UBCTUG - Best practices for powerful dashboards

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Presentation on best practices for powerful dashboards, showcasing a few Tableau features.

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  • A way of communicating important information at a glance.Dashboardinsight.comStephen Few -Information Dashboard Design: The Effective Visual Communication of Data He has over 20 years of experience as an IT innovator, consultant, and educator. As Principal of the consultancy Perceptual Edge, Stephen focuses on data visualization for analyzing and communicating quantitative business information. He provides consulting and training services, speaks frequently at conferences, and teaches in the MBA program at the University of California in Berkeley.
  • All the visualizations fit on a single computer screen (scrolling to see more violates the definition of a dashboard)Shows the most important performance indicators/measures to be monitoredData automatically gets updated without any involvement from the user. The frequency of the update will vary by the organization and by purpose. The most effective dashboards have data updated at least on a daily basisIncorporates certain level of interactivity such as filtering and drill-down, but these types of actions should not be required to see which performance indicators are under performing.
  • Displays relevant and current dataOptimized to speed the evaluation of strategic, analytical, operational needs
  • Choosing which metrics to include in the dashboard is important. Above all, they must be metrics that matter and that are relevant to the job at hand. But that doesn’t mean every metric should be include.Knowing the objective is CRITICAL.Be sure you can clearly explain how every metric on your dashboard connects to organization objectives.
  • Make sure that the data underlying your dashboard is up-to-date so that your selected metrics reflect current business challenges. File-based distribution you’ll have synchronization issues (people reading old versions) and the security of your data may be a bit more cumbersome.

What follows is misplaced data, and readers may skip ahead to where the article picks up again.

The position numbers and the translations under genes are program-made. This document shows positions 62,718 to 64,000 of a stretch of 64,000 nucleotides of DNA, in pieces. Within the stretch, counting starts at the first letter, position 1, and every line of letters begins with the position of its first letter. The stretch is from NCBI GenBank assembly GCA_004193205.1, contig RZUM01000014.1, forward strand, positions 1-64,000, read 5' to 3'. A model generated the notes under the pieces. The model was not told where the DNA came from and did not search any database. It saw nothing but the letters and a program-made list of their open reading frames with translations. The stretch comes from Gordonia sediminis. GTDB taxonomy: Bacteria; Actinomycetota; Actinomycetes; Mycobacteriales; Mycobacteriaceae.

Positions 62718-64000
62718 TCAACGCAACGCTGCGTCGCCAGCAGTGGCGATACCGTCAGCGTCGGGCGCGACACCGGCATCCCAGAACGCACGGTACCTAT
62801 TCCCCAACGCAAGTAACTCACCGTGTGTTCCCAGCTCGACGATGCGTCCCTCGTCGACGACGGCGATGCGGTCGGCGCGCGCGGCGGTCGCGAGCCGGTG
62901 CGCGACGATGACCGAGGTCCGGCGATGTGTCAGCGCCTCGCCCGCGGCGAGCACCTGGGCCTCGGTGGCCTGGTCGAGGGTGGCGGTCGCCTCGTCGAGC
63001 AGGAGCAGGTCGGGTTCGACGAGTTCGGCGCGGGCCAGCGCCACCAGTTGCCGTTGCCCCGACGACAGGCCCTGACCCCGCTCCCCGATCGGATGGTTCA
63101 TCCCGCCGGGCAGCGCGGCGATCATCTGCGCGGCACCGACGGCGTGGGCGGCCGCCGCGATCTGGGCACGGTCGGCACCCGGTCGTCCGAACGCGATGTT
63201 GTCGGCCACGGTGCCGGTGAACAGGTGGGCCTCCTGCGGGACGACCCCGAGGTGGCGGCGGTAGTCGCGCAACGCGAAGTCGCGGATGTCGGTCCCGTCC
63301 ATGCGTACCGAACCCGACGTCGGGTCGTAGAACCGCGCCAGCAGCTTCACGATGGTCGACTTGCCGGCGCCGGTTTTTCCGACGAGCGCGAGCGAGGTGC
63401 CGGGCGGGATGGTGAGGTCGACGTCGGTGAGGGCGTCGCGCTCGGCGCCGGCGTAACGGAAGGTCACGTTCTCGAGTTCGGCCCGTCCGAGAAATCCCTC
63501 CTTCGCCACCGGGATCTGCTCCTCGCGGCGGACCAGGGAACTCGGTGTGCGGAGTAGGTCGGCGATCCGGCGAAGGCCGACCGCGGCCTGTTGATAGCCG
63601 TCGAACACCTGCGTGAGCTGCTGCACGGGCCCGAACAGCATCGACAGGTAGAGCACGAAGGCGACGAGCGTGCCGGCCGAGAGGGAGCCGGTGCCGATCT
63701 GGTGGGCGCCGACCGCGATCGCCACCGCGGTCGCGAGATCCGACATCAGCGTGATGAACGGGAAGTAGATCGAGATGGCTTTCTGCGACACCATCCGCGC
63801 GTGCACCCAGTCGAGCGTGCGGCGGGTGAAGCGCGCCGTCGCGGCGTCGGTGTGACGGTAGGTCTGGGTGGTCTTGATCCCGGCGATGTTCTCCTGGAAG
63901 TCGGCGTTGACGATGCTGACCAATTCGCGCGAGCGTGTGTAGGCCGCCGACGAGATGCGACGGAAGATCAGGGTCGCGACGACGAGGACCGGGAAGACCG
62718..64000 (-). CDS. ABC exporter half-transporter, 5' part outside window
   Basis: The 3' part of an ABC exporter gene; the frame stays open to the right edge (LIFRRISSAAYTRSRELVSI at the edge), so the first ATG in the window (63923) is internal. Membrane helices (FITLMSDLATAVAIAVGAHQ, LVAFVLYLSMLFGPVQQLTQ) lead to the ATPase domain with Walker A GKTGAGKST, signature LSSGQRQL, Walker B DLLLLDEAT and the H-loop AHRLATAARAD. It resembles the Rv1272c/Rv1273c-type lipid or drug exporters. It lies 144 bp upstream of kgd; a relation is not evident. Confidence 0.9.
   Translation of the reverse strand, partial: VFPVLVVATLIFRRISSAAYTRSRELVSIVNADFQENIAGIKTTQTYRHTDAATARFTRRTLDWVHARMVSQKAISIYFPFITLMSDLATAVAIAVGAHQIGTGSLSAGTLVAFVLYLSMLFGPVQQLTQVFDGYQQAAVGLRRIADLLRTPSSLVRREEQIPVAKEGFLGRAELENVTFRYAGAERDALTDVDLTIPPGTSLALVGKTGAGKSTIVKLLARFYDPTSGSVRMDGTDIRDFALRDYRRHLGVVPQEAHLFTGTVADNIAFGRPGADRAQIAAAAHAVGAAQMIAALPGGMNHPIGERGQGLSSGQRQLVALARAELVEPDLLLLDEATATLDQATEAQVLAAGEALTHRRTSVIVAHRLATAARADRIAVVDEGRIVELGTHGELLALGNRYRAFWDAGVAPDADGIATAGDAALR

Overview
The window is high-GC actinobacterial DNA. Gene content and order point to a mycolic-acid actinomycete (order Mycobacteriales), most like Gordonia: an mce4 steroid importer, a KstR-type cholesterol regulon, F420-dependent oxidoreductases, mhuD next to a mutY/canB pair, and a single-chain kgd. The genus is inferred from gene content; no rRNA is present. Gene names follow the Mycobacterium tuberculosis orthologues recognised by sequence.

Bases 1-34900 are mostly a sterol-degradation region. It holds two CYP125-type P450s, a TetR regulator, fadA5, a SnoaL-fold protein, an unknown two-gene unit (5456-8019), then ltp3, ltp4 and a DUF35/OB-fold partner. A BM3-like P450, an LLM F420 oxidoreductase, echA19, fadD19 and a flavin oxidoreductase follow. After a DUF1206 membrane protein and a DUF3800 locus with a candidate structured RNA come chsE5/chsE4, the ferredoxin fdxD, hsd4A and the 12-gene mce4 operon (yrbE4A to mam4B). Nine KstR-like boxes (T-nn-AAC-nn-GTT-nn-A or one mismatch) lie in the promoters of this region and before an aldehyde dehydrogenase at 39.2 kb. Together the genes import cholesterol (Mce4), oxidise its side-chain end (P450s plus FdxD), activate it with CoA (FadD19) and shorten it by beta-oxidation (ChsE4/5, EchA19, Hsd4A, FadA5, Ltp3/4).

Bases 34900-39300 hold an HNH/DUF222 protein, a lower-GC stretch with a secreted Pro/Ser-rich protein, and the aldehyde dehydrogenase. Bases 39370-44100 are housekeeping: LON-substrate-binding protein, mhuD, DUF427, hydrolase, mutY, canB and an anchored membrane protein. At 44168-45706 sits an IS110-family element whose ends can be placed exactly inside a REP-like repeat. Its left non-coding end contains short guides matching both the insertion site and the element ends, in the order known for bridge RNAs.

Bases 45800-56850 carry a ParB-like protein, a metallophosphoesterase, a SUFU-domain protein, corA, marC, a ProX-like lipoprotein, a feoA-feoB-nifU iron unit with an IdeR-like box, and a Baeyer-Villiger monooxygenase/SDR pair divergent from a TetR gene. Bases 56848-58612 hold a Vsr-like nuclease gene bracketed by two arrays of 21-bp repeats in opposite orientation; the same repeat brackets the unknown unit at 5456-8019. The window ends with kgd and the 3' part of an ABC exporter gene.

• Dan Murray – urges not to build grids or pivot table looking dashboards and use visuals instead
  • Place your most important view in the top left as this is where the human eye is naturally drawn and where your user will look first. Chained interactivity or when one view filters the next make sure you structure them top to bottom and left to right.
  • Interactive, highly visual dashboards enable your audiences to perform basic analytical tasks, such as filtering the views, drilling down and examining underlying data – all with little training. Viewers need to be able to literally get the big picture from the dashboard that everyone sees and then be able to drill down into a view that tells them what they need to know to get their jobs done. Place your filters close to that view, preferably on the right hand side (you can do this by using the layout containers).
  • Using them promotes interactionKeep in mind that when using a quick filter, a query is created and the entire data is probed so it can be expensive.So only use relevant filters and take out the ones that are not frequently used as it will improve load timeDan Murray – avoid quick filtersUse context filters instead. – the results are pre-filtered and they are proportionally faster
  • A legend will allow you to use colors to your advantage, while making sure your audience knows what they’re looking at.Place your legend close to that view. Avoid eye movements away from data view.
  • Depending on who’ll be looking at your reports, be sure they’ll know what each graph means. Consider, Jersey, Jamaica Red, Florida. These words all come from the same category, but if you didn’t know I was listing breeds of cattle you might think I was having a problem with Geography.
  • Dashboards have become popular in recent years as uniquely powerful tools for communicating important information at a glance. Although dashboards are potentially powerful, this potential is rarely realized. The greatest display technology in the world won't solve this if you fail to use effective visual design. Tableau offers the technology to make powerful dashboards.And if a dashboard fails to tell you precisely what you need to know in an instant, you'll never use it, even if it's filled with cute gauges, meters, and traffic lights. Choose metrics that matter. Keep it current or don’t botherMake it simple to access and useKeep it visual.Make it interactive
  • UBCTUG - Best practices for powerful dashboards